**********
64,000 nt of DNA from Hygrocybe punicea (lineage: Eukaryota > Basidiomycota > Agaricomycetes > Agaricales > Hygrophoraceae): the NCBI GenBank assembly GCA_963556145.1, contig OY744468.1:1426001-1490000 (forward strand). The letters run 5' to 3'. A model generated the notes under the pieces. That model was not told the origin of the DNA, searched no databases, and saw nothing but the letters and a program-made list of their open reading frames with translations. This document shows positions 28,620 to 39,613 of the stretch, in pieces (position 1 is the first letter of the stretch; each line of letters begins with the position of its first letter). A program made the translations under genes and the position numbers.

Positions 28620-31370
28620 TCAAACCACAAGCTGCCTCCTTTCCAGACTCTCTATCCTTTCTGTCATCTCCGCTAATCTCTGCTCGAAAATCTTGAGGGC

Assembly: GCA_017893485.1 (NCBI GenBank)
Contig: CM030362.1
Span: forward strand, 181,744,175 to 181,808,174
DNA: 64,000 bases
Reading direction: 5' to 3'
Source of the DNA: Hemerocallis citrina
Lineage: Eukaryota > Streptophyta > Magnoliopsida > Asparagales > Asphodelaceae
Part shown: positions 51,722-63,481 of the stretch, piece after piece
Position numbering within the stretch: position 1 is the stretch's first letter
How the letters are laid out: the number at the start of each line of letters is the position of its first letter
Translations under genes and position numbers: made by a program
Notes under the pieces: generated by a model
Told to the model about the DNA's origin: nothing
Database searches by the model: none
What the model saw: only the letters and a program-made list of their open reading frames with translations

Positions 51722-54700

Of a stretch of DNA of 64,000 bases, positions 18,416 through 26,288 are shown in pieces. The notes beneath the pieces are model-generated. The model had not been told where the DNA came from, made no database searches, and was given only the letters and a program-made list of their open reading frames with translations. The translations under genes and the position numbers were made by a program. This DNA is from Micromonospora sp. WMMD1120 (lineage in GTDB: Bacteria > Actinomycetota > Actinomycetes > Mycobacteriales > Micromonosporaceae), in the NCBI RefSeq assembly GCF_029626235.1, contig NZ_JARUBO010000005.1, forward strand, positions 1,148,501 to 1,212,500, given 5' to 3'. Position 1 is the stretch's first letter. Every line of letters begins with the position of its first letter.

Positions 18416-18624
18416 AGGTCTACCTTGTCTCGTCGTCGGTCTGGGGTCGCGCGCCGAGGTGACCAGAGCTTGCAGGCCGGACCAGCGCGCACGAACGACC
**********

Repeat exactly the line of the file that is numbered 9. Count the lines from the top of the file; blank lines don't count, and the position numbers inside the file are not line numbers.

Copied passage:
Source of the DNA: Hemerocallis citrina